We went out
into the school yard together, me and the boy
whose name and face
I don't remember. We were testing the range
of the human voice:
he had to shout for all he was worth,
I had to raise an arm
from across the divide to signal back
that the sound had carried.
He called from over the park - I lifted an arm.
Out of bounds,
he yelled from the end of the road,
from the foot of the hill,
from beyond the look-out post of Fretwell's Farm -
I lifted an arm.
He left town, went on to be twenty years dead
with a gunshot hole
in the roof of his mouth, in Western Australia.
Boy with the name and face I don't remember,
you can stop shouting now, I can still hear you.
From the book Universal Home Doctor
"I think that's absolutely crucial. Some people cannot and some people don't want to, and just want to write the way they want to write..." He emphasises: "But for me it's absolutely critical."
Armitage's new book Gig is a combination of prose and poetry, chronicling his passion for music, and his ultimate failure in embracing it fully as a musician.
He explains how he is a product of the era-defining punk-rock generation, and how his home town - Huddersfield - was at the apex of the northern punk belt scene of the 1970s and '80s.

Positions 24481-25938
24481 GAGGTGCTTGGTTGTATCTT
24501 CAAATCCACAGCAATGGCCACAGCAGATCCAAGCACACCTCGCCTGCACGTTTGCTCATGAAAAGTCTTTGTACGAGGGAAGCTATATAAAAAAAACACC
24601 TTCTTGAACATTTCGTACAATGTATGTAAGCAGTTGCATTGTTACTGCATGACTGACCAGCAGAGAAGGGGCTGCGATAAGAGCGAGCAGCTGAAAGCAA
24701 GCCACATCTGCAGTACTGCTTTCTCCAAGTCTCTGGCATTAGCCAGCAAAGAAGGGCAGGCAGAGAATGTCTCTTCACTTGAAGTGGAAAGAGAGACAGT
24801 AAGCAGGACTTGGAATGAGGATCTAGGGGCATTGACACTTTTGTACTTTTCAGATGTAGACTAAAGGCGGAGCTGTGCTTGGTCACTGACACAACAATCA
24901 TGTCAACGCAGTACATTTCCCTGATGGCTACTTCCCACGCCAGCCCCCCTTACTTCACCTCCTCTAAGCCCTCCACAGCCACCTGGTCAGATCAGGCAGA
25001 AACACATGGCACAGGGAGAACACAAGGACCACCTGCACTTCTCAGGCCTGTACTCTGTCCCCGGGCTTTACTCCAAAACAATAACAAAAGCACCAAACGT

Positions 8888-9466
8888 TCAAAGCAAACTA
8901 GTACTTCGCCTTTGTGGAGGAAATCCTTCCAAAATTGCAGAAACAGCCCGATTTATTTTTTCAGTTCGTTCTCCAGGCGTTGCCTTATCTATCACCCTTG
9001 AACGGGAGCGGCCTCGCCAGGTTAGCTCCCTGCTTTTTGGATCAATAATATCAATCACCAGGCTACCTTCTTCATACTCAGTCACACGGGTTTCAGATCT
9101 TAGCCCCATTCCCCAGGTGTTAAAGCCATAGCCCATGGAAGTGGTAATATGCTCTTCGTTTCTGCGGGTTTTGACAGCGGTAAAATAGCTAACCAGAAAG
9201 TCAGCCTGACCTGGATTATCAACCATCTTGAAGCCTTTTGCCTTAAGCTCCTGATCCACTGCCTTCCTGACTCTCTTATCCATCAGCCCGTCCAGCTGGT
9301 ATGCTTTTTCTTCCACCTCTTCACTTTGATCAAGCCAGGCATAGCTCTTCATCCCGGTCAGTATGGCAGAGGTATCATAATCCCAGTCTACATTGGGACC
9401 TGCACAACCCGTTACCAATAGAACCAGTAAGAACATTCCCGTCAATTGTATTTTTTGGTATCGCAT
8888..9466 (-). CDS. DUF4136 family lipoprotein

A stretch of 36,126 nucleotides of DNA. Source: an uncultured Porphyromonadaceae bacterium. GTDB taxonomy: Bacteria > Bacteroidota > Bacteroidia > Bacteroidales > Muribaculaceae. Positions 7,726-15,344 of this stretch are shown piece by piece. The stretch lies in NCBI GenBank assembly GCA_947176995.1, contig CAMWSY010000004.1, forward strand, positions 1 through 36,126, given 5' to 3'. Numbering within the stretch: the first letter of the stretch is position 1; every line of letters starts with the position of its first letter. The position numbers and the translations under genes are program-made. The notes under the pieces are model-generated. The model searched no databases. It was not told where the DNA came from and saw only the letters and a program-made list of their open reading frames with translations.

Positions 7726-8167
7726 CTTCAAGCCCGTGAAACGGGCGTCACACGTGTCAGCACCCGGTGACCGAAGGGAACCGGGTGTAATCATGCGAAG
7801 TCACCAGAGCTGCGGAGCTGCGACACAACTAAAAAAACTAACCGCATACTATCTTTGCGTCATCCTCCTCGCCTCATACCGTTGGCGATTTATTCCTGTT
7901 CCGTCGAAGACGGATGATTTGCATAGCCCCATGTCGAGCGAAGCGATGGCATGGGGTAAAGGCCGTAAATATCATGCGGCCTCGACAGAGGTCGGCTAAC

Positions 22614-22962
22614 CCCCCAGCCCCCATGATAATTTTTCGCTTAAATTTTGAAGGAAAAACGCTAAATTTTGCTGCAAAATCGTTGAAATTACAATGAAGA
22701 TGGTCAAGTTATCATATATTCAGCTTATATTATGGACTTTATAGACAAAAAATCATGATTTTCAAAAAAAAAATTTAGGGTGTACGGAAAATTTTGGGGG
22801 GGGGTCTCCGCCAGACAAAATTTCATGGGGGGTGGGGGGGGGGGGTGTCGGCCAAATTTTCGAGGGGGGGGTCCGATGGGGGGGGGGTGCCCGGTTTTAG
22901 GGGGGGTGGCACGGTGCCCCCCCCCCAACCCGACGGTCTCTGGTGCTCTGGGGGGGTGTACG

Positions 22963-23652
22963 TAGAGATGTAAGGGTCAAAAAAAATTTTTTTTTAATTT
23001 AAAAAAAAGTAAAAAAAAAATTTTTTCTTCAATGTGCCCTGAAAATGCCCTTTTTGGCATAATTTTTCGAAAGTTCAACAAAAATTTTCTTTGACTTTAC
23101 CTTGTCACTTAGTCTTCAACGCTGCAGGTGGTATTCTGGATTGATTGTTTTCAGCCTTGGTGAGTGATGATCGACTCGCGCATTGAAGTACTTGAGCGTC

"I'm of that generation that has a sort of wonky spine through carrying tons of vinyl!"
But why did he never pursue such a significant passion and allow it to reach commercial fruition? Gig details in scrapbook fashion Armitage's attempted writing and recording of what he describes as a "revved-up pop, driven on an irresistible dance rhythm" album.
He replies simply: "Because I never did anything about it... I mean I ask myself that question and the answer is that there is no equipment, no talent, no contacts. I am a pretty determined person and it makes me think that if I had really wanted to go down that route I would have done..."
But surely his commercial and academic success as a writer has to be just as professionally and personally fulfilling for Armitage? He replies in the affirmative: "Yes, I would say that poetry is my true calling... poetry is what I want to do more than anything. It's the thing that I value most... I think it's how I see myself, I think other people see me as a poet."
As if embarrassed by his semi-sentimental effusion about his cliched 'true' calling, Armitage adds: "I like being a poet: it's cool!"
That is not to say that he does not have doubts about the nature of his career, especially as a poet who began his working life in a somewhat modest manner.
Armitage worked as a probation officer and a supermarket shelf-stacker before finding literary success: "I wonder why I became a poet without any particular background or pedigree," he admits. "[It] requires you to be very quick witted with a sharp tongue. You don't want to write poems everyday... but there is always this urge to write."
I would love to direct some criticism in Armitage's way. His poetry seems to perpetuate this populist wave of accessible literature which can sometimes read like a poor man's Phillip Larkin: equally strong in cynical sentiment, without the same lyrical delicacy.
But I find it hard to say such things and be truly genuine. Armitage is just too damn nice.
Gig: The Life and Times of a Rock-star Fantasist is available now.